Just to give you a quick bit about my background and why I’m here; I’ve been working on a project called Ensemble since October 2008, which is funded under the technology enhanced learning research programme. Ensemble has been conducting research into case-based learning in higher education, and exploring the potential for semantic technologies to support this. It involves six UK universities; I’m based at two of the institutions involved, with posts at the university of Cambridge and here at City, where I work in the Learning Development Centre. But what do I mean when I say ‘semantic technologies’? When I talk to people about the project, they’ve often heard of the semantic web or semantic technologies, but these terms are not synonymous and need clarification.
To get to grips with semantic technologies, we need to talk about the semantic web first. I know I just said that they aren’t the same thing, but you need to be a bit familiar with the semantic web for semantic technologies to make sense. The semantic web is the concept of all the data and information available online being available in standardized, machine-readable formats. Standardised formats would mean that computers can apply logic and reasoning across datasets.You might be thinking, isn’t the internet machine-readable anyway? Just because information is digital, doesn’t necessarily mean it is machine readable. Machine readable means that computers can actually make sense of the data that is presented to an extent, being able to reason across and make inferences from data. I’m not going to go too much into the technical details about the semantic web, but I find it is helpful to think about these two principles being required for the semantic web to work: one, that data and presentation are separated. two, that data is structured.
Taking that first point, that data and presentation are separated. The information should exist separately from the way it is being displayed. For example, let’s consider this graph showing changes in the level of carbon dioxide in the earth’s atmosphere. If it was embedded in a website as a static picture file like a bitmap or jpeg, because there is no actual numerical data in the file, it’s just a picture, all that a computer can do with it is to display the picture on the screen. But, if the actual data exists as a file, and it is displayed on the screen using a visualisation tool rather than as a static picture, there is much more that can be done with it. You could bring in other datasets too – for example, here’s how oxygen levels varied over the same period. The computer might then be able to apply reasoning to detect the dramatic fall in CO2 levels here, and cross-reference this with data about developments in plant morphology from the fossil record to find a correlation with the appearance of roots, and suggest further reading about types of plants that appeared in that period. Having data being independent from presentation also means that if you wanted to take that data and use it in a different visualisation, you wouldn’t have to start again from scratch.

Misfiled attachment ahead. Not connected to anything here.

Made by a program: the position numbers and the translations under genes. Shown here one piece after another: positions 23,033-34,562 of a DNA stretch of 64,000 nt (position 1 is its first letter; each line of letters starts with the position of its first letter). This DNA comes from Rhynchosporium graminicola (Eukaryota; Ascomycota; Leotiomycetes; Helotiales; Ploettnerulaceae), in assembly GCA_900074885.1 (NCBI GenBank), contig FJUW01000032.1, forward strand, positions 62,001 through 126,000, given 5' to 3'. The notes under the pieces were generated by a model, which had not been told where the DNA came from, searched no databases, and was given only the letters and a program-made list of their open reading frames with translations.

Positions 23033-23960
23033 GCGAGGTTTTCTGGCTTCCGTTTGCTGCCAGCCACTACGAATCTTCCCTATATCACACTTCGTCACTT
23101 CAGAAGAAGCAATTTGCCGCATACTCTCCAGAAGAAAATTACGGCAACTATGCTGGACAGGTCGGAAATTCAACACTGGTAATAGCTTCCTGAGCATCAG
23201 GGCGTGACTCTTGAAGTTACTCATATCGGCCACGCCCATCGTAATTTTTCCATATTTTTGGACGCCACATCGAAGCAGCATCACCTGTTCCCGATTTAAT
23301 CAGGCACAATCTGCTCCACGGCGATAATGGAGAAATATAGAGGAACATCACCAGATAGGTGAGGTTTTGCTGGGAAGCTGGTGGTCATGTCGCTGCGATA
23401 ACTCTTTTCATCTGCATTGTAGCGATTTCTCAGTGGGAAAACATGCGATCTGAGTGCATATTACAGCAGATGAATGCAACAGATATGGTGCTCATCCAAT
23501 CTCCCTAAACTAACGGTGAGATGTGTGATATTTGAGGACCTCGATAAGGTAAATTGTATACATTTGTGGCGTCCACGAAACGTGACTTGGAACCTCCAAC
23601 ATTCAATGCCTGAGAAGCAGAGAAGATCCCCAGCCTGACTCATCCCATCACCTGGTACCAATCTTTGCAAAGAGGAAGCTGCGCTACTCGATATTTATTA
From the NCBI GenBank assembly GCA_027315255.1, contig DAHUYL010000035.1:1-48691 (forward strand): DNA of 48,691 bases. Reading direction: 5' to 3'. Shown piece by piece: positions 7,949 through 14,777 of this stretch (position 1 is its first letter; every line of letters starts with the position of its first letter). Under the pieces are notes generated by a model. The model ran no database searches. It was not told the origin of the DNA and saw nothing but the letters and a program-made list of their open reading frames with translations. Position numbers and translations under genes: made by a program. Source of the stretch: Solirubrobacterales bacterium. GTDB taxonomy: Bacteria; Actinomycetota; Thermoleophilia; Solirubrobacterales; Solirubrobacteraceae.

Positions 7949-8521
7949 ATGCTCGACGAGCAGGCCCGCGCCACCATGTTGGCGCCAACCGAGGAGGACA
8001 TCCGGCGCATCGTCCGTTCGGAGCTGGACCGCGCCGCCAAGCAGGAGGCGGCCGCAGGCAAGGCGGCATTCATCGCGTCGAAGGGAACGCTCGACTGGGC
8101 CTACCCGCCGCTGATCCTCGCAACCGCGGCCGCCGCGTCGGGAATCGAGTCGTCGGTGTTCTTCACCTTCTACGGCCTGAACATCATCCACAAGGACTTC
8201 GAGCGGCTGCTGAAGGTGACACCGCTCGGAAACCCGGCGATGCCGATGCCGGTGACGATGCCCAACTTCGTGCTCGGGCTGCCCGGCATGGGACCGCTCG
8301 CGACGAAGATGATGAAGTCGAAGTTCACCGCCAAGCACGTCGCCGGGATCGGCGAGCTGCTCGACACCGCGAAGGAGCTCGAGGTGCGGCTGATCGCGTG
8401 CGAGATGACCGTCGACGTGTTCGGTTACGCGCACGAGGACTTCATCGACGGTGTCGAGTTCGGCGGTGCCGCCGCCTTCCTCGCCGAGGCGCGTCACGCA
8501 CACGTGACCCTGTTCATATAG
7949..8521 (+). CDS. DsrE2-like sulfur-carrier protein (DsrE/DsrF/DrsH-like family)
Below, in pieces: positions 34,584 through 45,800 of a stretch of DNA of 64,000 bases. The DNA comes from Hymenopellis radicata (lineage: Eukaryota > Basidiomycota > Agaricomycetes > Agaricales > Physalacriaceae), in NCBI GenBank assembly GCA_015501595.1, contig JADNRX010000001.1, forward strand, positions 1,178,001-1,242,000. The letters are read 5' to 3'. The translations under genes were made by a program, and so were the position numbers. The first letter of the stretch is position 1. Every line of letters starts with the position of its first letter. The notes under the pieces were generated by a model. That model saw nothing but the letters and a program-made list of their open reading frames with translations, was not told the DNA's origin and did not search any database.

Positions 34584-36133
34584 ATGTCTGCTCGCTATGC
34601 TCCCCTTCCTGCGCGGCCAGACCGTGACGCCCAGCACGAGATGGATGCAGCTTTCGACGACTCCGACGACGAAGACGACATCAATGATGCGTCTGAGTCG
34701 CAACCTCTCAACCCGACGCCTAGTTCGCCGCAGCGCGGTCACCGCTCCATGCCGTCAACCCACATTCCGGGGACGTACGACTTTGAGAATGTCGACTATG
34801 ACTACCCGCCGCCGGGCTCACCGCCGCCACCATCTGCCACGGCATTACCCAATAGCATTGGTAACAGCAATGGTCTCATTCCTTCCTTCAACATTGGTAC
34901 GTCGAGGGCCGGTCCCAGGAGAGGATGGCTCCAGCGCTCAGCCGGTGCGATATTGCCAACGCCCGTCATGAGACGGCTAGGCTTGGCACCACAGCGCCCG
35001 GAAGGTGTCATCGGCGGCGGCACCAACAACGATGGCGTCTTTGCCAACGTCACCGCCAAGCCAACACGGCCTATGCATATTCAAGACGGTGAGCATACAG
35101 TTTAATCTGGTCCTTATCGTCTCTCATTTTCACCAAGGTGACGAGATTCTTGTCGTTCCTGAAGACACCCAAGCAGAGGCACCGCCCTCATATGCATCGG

This kind of thing is only possible if the data is available in standard formats, which are logically structured so that computers can read them. The standard format for data in the semantic web is something called RDF, which is short for ‘Resource description framework’. This format allows hierarchies within information to be maintained. To think about RDF and its importance, let’s take this piece of text about me as an example. A person can read it and comprehend it quite easily, but the semantic web would need it to be formatted in a way that a machine could make use of it. This is the same information but rendered in RDF. It first specifies the vocabulary that it is going to use – this sets out the available fields for the tags here – and because the information is about a person, we’re going to use one called FOAF, which stands for ‘friend of a friend’. So it’s using my homepage here as a unique identifier, and then specifying that I’ve got the following properties: my name, title, workplace homepage, and current project. The semantic web would then be able to use this information if you wanted to run queries like ‘show me all my publications’, using the name tag to search bibliographic databases, or ‘who does Katy work with’, looking for others sharing the currentProject tag.